and discs, dominoes, all were employed in the worthy task of teaching the
he ittle uilder
Early construction toys usually involved modelling in paper or cardboard
or with wooden blocks. Once again many games are German in origin. In
the Neues Architect Verwandlung-spiel (item 84), 160 right-angled triangles
could be made into mosaics. The development of building blocks, bricks,
and stones in the late 19th century (items 85, 86, 88, 89) resulted in a
surge of architectural toys (which later led to BRIO® and LEGO®). The
accompanying booklets show simplified German neo-Gothic architecture
of the late 19th and early 20th centuries.
arlour ames
Before the days of television and personal computers, parlour games were
a favourite way of spending time on dark evenings and rainy days. Games
incurring forfeits (items 94 and 95) were especially popular in the early
19th century, as were ever more complex word games (items 96–98), which
demanded that the players remember longer and longer pieces of text,
or again incur forfeits. Some scientific experiments (items 99–101) seem
astonishingly risky to our safety-conscious eyes, but were undoubtedly
successful in teaching chemistry and physics to the young.
utdoor ames
The illustrations in this section show a variety of games played by children,
from the almost balletic activities of School boys’ diversions (item 131,
depicting six games from ‘Hare and hounds’ to ‘The devil on two sticks’) to
the intensity with which the little girl holds her battledore and looks at the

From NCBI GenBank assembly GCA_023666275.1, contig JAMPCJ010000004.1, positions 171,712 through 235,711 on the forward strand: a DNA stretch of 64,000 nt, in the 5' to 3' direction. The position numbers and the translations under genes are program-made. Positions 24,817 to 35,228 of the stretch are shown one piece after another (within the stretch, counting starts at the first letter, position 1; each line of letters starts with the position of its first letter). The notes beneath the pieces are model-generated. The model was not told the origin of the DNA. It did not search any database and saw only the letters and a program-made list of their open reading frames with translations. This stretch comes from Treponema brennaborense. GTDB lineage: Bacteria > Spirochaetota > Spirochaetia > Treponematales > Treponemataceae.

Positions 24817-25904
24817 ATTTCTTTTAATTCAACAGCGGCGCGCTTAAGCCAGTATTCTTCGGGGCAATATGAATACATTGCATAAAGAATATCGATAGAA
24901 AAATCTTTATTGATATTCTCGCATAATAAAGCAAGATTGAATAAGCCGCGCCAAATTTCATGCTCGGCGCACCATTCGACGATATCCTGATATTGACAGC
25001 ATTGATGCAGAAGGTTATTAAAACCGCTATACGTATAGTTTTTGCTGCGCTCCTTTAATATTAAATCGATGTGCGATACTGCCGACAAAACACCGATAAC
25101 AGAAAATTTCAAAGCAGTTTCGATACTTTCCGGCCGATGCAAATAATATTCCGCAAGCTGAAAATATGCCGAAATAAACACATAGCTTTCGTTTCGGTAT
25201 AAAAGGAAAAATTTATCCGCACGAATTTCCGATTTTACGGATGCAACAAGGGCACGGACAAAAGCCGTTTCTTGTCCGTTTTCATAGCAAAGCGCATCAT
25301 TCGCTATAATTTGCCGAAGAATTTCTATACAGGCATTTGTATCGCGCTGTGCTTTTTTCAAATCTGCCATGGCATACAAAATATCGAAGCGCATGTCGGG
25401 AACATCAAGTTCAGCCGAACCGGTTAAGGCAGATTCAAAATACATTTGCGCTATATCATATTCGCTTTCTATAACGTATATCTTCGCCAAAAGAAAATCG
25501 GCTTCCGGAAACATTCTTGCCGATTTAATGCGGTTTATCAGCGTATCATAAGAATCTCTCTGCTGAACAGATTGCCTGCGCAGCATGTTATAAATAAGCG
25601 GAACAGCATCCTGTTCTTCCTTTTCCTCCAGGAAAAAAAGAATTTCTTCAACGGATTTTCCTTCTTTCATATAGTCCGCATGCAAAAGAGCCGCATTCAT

shuttlecock in Original poems (item 135). The Boy’s own book and Girl’s own
book (items 133 and 134) are comprehensive compendiums of children’s
sports and pastimes. The wooden blocks (item 132) can be made up to
form six different pictures according to the accompanying patterns. In
Female gymnastics (item 130) the fashion for physical exercise is shown on
a set of wooden pieces; the game also included dancing routines, another
popular pursuit for young people in the mid-19th century.
rush, en,
and encil
Writing and drawing gave rise to a large number of aids and materials.
‘School pieces’ or writing blanks (items 102–107) were sheets with printed
borders and a blank centre, given to children from c.1720–1860, usually at
Christmas, to fill in and show how their handwriting had improved during
the year. The vignette ‘Shewing his friends his schoolpiece’ in The progress
of education (item 102) shows the presentation of such a writing sheet.
Other aids to drawing and composition included the Myriorama
(or Polyorama or Choriorama) of the 1820s (items 125–129). Related
to metamorphoses, these usually consisted of 12, 16, 18, or 24 strips
which could be put together in any combination to form a landscape.
The 16 strips of John Clark’s Myriorama (item 128), for example, could be
combined in 20,922,789,888,000 ways.
There were many books on the art of drawing or watercolour, notably here
The progress of a water-coloured drawing (124) which shows the gradual
build-up of washes to create a watercolour.
Materials shown include exercise books (filled
with children’s work), drawing slates (with
patterns), paint boxes, quills, nibs, and a portable
ink pot.
The curators gratefully acknowledge the help of Peter Baldwin,
Caroline Goodfellow, Richard Huzzey, and Penny Melling.
The Opie Collection was acquired with generous help from the
National Heritage Memorial Fund.
An exhibition in the Bodleian Library, University of Oxford 28 November 2005 to 29 April 2006
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Exhibition Guide